Playa Bacuranao appealed to me for privacy, but we wouldn’t have had the food, drink, and bathroom options. Not to mention, it was fun to be around Cuban families enjoying their own beach day.


Wifi is limited. Extremely limited. You can buy passes to get on wifi, but finding service isn’t easy. We had wifi in our hotel with a pass for an hour for each room. To get a connection, we had to sit in the lobby because the signal was so weak in our rooms. Honestly, once we were off, it was a nice break, but it would have been nice to have wifi to help navigate Havana when we were off on our own. Other than that, Instagram could wait.

Getting Around
Taxis are everywhere, from the old classic cars to old beat up cars. Some people rent cars, but staying in Havana, it was easier to walk and use taxis. When we went to the beach, we were able to hire a driver for each day with the help of our Airbnb hosts.

One tip is to write down your destination in case of a language issue. Late one night, I could not remember how to pronounce H in Spanish, which made getting a ride to H Street difficult until I pulled out my scrap paper. Not my finest moment.

Below is what was suggested to us, but I’d say go with your heart because whenever we tipped, the recipient was always very grateful, which encouraged tipping more. We had a dinner at a corner pizza place where three personal sized pizzas, one pasta, two beers, one water, and a soda came to a shockingly low 13 CUC. We gave a 20, and when we explained that we did not want change, the young waiter was seriously overjoyed and profusely thankful.

Restaurants  – range from 1 CUC or 10% per person

Hotel porters – 1 CUC per person or more if a lot of bags
Hotel chambermaids – 1.50 CUC per day per person
Taxi drivers – 10% of fare
Tour guide – 5 CUC per day per person
Museum or other guides – 1 CUC
Musicians – 1 CUC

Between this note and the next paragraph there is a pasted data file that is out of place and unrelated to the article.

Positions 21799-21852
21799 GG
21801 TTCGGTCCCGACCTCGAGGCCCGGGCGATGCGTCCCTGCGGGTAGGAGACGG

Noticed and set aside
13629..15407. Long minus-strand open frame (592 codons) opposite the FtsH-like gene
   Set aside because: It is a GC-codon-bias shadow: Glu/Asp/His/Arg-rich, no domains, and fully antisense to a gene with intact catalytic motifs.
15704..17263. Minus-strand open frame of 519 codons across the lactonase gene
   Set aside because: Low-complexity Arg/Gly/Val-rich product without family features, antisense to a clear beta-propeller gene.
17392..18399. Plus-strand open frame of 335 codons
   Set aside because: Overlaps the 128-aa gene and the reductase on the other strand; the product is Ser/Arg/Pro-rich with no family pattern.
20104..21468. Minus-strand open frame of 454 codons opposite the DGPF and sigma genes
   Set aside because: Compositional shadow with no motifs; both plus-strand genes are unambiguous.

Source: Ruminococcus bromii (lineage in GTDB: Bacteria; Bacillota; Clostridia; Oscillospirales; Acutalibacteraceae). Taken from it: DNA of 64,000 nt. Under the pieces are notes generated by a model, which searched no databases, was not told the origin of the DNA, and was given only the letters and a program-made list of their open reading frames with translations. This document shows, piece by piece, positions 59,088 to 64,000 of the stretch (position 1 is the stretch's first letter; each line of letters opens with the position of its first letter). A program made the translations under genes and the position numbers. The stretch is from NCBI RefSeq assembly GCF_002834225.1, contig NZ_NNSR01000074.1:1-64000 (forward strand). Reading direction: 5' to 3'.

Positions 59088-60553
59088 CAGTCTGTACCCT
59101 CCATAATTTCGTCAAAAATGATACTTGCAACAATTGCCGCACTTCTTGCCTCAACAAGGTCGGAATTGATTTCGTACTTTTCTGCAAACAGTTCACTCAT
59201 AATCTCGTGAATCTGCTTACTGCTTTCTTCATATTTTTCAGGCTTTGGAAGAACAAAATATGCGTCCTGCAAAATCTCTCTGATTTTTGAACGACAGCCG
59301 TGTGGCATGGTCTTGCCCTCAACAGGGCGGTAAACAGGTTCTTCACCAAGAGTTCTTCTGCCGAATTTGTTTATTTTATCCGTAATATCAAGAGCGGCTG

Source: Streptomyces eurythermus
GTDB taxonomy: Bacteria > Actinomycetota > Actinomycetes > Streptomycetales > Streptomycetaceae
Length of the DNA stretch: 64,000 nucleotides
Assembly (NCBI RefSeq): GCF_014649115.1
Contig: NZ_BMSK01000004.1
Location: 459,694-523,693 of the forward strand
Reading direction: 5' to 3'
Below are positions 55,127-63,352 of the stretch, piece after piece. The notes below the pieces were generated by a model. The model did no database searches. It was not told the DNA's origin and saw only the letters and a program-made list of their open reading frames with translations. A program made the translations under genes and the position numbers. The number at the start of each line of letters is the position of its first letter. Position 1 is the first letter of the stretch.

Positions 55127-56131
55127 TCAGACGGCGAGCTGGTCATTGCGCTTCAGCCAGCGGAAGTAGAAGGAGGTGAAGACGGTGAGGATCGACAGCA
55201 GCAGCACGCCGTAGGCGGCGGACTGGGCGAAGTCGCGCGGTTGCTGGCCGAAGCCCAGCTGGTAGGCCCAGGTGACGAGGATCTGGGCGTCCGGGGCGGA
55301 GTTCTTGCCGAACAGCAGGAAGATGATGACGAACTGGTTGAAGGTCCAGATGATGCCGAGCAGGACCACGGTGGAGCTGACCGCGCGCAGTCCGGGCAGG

We felt remarkably safe in Cuba, even in alleyways, even when alone, even late at night, even when getting into taxis that were beat up. We didn’t bring our laptops because we knew there would be connection issues, but we did have iPads for the plane, not to mention our phones were always with us, as was my big camera, yet nothing felt at risk. We didn’t worry about terrorism, like we did the summer prior in Europe.

One of the guys on our tour went out to clubs each night and when he said that he walked back from one club to the hotel – which was quite a distance – the tour guide told him that he went through one of the worst parts of Havana. Being from Chicago, the guy asked what that meant, as we all listened in, expecting something really scary with guns or gangs. She said, no, that at worst, there would have been a fist fight. No guns, we asked? Nope. The worst case scenario felt a lot like West Side Story.

Wanting to Return
The tour itinerary ends with the airport and “missing Cuba so much already.” I’ll admit to an eye roll when I read that, but it was true. I could have stayed longer and I could have returned immediately. Just looking at the photos and the links for this post made me miss it intensely. We’ve found an excellent Cuba restaurant a few towns away and we eat there often to help fill the void. We want to go back and we will.